Op-Med is a collection of original articles contributed by Doximity members.
In orthopedics, there is an old saying that ”nothing ruins a good surgery like long-term follow-up.” As surgeons, we are continually trying to fix things. If we do our part correctly, then the patient should get better. That’s what our textbooks suggest.
After nearly 20 years of orthopedic practice, I will still never forget a case when I was a chief resident, just a few months from graduating and being on my own. It’s a case that taught me that doing everything right still might not be enough.
The patient was an unhealthy elderly female, suffering from many medical comorbidities, including oxygen- and steroid-dependent COPD. She sustained a ground-level fall resulting in a distal femur supracondylar fracture. Medically, the decision essentially came down to whether to surgically fix her femur to prevent her from possibly exsanguinating to death, or not doing surgery because of the health risks of her dying from such a large operation. As the chief resident on call that night, I remember calling my attending to discuss this clinical dilemma. “Jerry,” he said, “what does the patient want?” I told him that the patient would rather us do something than nothing. “In my mind,” I said, “that means we should proceed with surgery.” “Then I’ll come in and supervise,” he replied. “Let’s do it.”
We ended up doing the surgery under spinal anesthesia, which was much safer than putting her under general anesthesia. I remember pulling so hard on her leg to straighten out the fractured femur that I literally avulsed her skin, which had grown fragile and friable from decades of corticosteroids. Somehow, we managed to stabilize her femur with a retrograde supracondylar nail and to dress her skin with reston foam. She survived the surgery, and after a few days in the ICU, we transferred her to the floor for rehab.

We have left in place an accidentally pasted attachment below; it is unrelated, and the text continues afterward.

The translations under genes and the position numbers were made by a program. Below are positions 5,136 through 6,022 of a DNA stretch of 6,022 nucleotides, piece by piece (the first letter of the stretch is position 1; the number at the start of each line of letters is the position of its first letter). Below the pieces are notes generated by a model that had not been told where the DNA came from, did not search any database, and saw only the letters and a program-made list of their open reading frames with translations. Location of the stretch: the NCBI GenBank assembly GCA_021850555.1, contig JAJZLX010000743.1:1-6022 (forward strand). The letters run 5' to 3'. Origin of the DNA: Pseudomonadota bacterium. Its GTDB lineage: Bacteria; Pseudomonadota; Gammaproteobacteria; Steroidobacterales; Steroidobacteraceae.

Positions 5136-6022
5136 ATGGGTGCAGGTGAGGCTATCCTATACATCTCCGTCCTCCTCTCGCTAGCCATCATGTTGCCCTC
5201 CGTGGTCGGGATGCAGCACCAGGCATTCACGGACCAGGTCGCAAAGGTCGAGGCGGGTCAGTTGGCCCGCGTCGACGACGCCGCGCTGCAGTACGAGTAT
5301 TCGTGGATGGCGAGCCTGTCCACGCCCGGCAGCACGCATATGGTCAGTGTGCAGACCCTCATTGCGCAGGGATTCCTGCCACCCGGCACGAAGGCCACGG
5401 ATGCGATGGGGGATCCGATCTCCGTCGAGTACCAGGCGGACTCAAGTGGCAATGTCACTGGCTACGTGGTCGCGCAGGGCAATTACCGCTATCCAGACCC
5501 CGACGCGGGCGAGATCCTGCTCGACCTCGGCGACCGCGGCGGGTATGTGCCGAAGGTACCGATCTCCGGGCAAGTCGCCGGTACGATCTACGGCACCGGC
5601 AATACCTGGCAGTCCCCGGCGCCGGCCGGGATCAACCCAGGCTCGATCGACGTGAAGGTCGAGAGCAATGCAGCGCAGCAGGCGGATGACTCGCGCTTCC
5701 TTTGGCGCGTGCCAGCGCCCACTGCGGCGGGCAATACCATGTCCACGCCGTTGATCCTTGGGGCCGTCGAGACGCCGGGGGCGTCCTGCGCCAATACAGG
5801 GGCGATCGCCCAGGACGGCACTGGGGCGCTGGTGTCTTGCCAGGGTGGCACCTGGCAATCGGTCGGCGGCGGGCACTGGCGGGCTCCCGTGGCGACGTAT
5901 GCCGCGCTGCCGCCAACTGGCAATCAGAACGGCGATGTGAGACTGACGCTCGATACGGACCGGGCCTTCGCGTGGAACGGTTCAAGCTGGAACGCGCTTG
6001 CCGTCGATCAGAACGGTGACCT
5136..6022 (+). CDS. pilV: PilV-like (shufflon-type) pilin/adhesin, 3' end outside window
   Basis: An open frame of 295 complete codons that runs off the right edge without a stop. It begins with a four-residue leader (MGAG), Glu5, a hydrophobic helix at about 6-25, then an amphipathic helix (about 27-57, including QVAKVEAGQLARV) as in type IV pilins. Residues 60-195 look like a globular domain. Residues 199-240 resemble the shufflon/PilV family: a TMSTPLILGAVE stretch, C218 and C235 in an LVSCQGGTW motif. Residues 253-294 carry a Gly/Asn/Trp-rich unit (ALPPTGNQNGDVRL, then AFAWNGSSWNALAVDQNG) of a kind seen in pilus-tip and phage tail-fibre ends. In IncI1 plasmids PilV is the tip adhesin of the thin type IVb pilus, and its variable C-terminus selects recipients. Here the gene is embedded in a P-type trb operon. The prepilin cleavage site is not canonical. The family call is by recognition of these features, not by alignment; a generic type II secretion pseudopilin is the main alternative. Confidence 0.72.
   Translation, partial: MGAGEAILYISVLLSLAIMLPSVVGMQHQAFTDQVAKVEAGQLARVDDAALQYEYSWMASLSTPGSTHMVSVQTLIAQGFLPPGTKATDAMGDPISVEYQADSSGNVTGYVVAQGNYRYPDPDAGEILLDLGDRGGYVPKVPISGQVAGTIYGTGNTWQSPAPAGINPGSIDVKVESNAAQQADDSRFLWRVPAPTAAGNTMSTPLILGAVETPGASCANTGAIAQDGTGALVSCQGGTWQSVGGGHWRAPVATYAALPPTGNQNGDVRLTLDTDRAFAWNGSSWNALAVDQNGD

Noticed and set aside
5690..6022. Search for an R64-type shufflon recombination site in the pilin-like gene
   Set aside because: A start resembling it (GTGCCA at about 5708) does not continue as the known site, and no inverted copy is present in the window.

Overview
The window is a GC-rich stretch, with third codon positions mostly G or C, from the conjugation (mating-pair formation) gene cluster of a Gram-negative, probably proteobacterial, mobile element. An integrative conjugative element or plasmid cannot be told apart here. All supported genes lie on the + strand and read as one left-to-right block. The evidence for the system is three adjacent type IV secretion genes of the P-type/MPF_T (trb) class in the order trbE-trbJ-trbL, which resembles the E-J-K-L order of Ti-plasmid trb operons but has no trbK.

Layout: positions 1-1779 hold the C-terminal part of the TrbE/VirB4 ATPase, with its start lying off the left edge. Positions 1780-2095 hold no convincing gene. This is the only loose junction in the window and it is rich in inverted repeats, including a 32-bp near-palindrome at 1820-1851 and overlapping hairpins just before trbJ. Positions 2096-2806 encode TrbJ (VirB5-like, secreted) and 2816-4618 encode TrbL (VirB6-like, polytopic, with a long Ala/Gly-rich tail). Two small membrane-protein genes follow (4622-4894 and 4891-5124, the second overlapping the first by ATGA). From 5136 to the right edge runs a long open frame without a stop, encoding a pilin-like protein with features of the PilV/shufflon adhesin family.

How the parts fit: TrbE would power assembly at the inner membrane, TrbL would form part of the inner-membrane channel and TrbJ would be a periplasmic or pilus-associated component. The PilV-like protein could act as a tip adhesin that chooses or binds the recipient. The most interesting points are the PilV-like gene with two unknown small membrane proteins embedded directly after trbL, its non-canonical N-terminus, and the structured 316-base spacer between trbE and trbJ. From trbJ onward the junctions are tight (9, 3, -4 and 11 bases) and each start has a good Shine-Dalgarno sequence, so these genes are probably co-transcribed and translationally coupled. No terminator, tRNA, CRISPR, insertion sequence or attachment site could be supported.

Shortly thereafter, my attending was sent overseas to cover orthopedics at another military hospital, so I was fully in charge of the patient’s postoperative care. I checked her labs and listened to her lungs every day, adjusting her medications to keep her stable. I changed her dressings and monitored her therapy while her wounds healed. This carried on for a few weeks, and she managed to handle her non weight-bearing transfers without much shortness of breath. Her family members became familiar faces on afternoon rounds.
We nursed her back to health, and eventually it was one day before we were finally going to discharge her to home. “Let’s see how you do in therapy today,” I said, “and if all goes well, we can send you home tomorrow!” She nodded her assent, and I left her room to go see clinic that morning. A few hours later, I received a page from the floor nurse. “Mrs. A’ is not herself and having mental status changes.” I replied, “Okay. Can you call the internal medicine service that’s covering to check on her?” “Sir, she is having MENTAL STATUS CHANGES, and you need to get up here right now,” said the nurse. Those are not the words that any doctor likes to hear.
I dropped everything and climbed the stairwell up to the 12th floor. When I arrived to her room, she was breathing but not responding to questions. Because she was what we called a “blue bloater,” the nasal cannula oxygen that was applied just made her O2 sats drop even further and a full code was called. She was then intubated, and a subsequent CAT scan showed that she had a hemorrhagic stroke. She never woke up in the ICU after that.